Energized by a full day face to face kick-off in late September, the Houston cohort of the Connected Learner Experience joined the walled-garden online community with high expectations for a year of job embedded learning.
Since the Connected Learner Experience is self-directed community-centered and connected, the message on the front page of the online community space focused on community for the first month of their learning journey:
“You will spend your first month in the Connected Learner community space building trust, getting to know one another, working with your coach, and attending and reflecting upon the events you attend during Connected Educator Month.
Links to activities and discussions within the online community as well as links to the CEM calendar and other CEM activities offered a myriad of avenues for dipping toes into the waters of connected learning.”
For those learners so accustomed to specified directions, professional development with one direct path to success, this lens on professional learning seemed disconcerted, uncomfortable and even downright scary.
Through interactions with their Connected Coaches, with their respective teams and synchronously with the entire cohort in the first webinar in early November, the messiness of this lens on learning began to clear and insights emerged. In the recent webinar, colleagues reflected on what they had learned during that first month in the backchannel chat with one learner sharing:
“I learned that I was bogging myself down trying to jump through hoops to figure out what the “end” is when it is really about the process.”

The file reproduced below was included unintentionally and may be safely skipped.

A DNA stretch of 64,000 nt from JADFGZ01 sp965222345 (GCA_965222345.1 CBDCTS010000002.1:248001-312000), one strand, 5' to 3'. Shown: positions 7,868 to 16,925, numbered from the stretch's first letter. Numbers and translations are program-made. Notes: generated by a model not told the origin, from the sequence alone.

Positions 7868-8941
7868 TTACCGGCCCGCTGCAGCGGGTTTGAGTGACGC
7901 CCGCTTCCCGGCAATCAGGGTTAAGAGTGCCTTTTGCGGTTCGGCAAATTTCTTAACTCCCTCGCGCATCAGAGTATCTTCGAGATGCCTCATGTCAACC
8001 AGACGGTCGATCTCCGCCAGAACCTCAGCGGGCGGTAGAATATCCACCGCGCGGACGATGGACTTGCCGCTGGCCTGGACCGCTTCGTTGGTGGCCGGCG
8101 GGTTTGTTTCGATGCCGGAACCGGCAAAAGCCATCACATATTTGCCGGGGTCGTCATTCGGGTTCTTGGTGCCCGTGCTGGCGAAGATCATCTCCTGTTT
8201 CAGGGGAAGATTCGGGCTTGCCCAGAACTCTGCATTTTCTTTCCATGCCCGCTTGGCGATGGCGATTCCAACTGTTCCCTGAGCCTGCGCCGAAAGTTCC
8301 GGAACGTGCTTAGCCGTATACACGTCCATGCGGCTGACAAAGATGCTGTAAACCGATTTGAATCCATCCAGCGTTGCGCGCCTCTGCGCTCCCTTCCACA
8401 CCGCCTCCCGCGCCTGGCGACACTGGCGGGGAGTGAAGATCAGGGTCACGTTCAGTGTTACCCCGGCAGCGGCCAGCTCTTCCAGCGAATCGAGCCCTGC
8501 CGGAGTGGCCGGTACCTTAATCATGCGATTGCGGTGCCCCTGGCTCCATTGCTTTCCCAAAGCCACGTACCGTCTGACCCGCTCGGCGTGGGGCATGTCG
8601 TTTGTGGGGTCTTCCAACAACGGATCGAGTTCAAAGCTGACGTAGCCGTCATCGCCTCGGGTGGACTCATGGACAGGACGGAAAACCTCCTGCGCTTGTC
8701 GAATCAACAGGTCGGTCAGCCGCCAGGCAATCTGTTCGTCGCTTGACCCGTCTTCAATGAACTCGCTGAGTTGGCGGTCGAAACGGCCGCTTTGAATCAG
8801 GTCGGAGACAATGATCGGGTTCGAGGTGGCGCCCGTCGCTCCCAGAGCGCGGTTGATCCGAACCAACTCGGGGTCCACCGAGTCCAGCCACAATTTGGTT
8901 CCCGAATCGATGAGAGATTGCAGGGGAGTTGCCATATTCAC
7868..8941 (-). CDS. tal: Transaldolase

It really is about the process. The Connected Learner Experience led them to the edge in the first month to enable that insight.
New lenses can take some getting used to– especially those lenses that immediately immerse learners in self-directed environments, lenses that dramatically shift the ownership of learning, lenses that enable learners to follow their passions.
Now that members of the cohort have broken in their new lenses on learning, they’re realizing even more fully the possibilities, the potential for an unbounded, deeply meaningful journey of professional learning.
“Community-centered environments foster norms for people learning from one another, and continually attempting to improve. Intellectual camaraderie fosters support, challenge and collaboration.” How People Learn: Brain, Mind, Experience and School. John D. Bransford, Ann L. Brown and Rodney R. Cocking, editors. National Academies Press; 1st edition (September 15, 2000)
Lani Ritter Hall
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